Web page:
The drizzly rain turned to snow as we rounded the muddy corner down to the Boundary Creek put-in. It was an early Spring morning, I had a good caffeine buzz in my veins and despite the snow, I was actually feeling a little relieved. Relieved that the old Jeep was able to get from Boise to the put-in with a heavy trailer full of gear, relived that the cold weather was holding off the inevitable high water season on the Middle Fork of the Salmon and relieved to be out of the office.
After three years with AIRE, I’m little embarrassed to admit that this particular Middle Fork trip was my very first time rowing a Cataraft. (Heresy, I know.) With a background in paddle guiding and kayaking, I had never taken the opportunity to row a Cat, or row much at all really.
Put-ins are, by nature, a pain and specifically designed to suck the patience right out of you, the Boundary Creek put-in is no exception. Yet, on this particular morning I was more focused on the beautiful red Wave Destroyer then on the two inches of mud I was standing in to rig up my light load. As the boat and I were belayed down the world’s steepest ramp, I thought to myself, “It will be ok if you flip this trip, you are new at catarafting, people flip all the time. You have warm gear on, it will be ok”.
We had arrived at the put-in early in the morning with the intention of getting a few miles covered, that intention was slowly dashed out. Some of our crew decided to take, what they thought was a short cut trail that was marked, “don’t take this trail” after parking the vehicles. (This further confirmed my theory that the good people of Utah sometimes have a hard time paying attention to details. I first came up with this theory when I did a repair return for a very nice Utah man who, somehow, managed to run over his wifes kayak with a lawn mower). Hours later, after they scrambled around the other side of the ridge in neoprene booties and after we had sent the forest rangers to look for them, they finally came trudging down the trail to the put-in. I was going to unleash my red-headed rage on them, but they looked like a bunch of starving wet cats, so I saved the red-head for the river. We did one mile that first day, they did the dishes that night.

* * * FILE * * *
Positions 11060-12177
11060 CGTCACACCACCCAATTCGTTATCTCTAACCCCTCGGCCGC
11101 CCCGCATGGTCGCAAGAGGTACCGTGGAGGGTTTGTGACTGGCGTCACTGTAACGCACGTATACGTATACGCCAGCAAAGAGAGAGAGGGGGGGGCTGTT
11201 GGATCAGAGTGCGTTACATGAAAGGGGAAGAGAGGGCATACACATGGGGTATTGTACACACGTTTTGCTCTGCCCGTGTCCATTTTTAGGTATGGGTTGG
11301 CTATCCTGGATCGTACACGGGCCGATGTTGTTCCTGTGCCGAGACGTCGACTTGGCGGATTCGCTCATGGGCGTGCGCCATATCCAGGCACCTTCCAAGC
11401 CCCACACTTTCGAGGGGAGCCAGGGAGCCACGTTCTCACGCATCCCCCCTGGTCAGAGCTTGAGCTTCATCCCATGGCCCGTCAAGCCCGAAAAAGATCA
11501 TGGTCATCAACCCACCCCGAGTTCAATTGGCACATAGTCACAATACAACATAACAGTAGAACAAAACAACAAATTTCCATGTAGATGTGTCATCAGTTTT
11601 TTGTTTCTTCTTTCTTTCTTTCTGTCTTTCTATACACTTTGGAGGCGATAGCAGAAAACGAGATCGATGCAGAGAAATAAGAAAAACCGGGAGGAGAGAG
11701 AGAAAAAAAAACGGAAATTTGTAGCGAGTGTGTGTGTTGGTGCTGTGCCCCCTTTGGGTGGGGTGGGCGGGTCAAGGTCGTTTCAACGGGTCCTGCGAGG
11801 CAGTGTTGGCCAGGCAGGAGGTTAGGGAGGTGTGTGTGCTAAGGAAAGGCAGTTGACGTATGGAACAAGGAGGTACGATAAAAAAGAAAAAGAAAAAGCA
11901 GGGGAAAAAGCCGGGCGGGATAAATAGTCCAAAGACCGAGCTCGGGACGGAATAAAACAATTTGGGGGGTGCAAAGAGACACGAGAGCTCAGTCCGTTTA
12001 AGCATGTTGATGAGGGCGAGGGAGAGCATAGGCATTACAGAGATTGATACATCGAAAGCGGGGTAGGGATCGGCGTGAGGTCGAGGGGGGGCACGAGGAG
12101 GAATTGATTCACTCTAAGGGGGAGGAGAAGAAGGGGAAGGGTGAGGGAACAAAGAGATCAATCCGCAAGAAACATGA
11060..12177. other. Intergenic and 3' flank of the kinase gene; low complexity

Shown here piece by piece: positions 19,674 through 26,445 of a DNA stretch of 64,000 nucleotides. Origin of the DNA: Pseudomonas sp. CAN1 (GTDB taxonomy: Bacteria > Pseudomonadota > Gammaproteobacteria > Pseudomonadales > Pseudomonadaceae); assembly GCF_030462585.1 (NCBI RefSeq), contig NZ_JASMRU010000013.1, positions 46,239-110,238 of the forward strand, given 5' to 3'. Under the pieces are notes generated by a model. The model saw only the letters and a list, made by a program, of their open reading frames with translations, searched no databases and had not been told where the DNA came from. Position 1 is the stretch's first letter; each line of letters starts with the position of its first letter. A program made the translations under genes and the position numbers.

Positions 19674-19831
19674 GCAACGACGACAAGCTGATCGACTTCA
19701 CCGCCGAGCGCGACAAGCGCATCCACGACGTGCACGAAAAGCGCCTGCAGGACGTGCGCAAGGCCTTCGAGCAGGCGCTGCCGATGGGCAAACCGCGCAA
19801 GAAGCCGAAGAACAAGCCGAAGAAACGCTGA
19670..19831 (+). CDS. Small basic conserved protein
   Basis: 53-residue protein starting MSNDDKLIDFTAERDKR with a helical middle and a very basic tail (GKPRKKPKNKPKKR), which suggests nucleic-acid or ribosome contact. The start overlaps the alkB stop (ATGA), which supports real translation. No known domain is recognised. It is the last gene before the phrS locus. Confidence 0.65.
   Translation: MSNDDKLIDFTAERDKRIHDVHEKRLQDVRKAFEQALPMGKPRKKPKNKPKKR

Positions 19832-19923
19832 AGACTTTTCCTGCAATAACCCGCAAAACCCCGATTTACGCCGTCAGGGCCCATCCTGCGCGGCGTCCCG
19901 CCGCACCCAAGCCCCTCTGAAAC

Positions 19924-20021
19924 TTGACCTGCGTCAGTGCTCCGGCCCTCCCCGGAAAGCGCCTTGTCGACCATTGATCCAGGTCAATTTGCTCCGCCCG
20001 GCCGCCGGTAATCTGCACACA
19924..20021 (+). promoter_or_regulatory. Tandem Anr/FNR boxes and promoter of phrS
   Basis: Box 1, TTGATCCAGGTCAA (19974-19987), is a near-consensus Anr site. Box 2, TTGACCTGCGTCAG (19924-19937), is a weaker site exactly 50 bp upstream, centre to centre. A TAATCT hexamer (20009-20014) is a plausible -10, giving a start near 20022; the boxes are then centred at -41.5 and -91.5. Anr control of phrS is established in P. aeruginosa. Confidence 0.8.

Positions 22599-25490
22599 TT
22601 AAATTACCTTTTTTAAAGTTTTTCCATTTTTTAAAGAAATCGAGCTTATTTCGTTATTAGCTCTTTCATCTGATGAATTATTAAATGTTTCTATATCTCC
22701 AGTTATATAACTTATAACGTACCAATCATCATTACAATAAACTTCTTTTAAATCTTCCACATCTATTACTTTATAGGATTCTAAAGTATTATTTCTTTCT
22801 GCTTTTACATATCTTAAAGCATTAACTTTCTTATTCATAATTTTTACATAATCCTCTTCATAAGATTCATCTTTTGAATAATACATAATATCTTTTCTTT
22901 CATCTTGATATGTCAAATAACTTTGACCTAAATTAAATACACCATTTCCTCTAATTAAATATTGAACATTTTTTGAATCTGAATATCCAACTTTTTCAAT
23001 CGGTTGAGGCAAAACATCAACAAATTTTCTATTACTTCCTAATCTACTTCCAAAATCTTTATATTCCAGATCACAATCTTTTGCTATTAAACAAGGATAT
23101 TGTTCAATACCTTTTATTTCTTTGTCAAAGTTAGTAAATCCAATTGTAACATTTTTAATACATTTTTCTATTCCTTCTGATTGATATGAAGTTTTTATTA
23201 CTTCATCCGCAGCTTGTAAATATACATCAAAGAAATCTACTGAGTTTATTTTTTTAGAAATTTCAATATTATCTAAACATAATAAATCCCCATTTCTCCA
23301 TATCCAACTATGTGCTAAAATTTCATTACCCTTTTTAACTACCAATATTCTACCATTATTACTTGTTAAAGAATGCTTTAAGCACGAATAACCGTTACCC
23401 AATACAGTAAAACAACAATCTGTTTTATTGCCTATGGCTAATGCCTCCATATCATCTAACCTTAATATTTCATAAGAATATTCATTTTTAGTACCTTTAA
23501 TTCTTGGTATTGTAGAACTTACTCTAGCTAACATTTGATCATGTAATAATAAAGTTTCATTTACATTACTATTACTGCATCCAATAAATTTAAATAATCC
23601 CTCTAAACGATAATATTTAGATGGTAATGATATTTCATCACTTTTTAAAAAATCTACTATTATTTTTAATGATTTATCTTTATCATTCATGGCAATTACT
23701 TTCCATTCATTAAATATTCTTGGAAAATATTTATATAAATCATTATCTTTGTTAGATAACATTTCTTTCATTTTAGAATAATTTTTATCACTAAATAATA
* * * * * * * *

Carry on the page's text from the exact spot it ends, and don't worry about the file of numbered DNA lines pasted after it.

The Middle Fork was flowing around 4-5 feet (thank you, oh great river gods) and the Wave Destroyer was awesome. My first few miles were spent fumbling with the oars and trying to reposition the seat so I could row and have somewhere to put my feet. As I was thrashing around, the Cataraft just floated over everything.
Instead of rowing really hard as I drop into the meat of Velvet Falls, I froze and thought, “here is my flip”, after a few seconds of side surfing the Wave Destroyer spit right out, upright, much to my surprise. I manage to completely miss the move in Tappen Falls and, well, went into the hole sideways, again I made it out upright. My rowing skills and confidence improved daily and the Wave Destroyer performed as if I was a seasoned pro. By the last day of the trip, the rain let up, the sun broke out and I was able to put that boat where I wanted it, styling the lines and taking big hits.
This Cataraftn’ rookie didn’t find herself in the icy spring runoff that trip, not because of skill, but because of the meticulous engineering that went into the design of the Wave Destroyer…(and the river not getting stupid huge).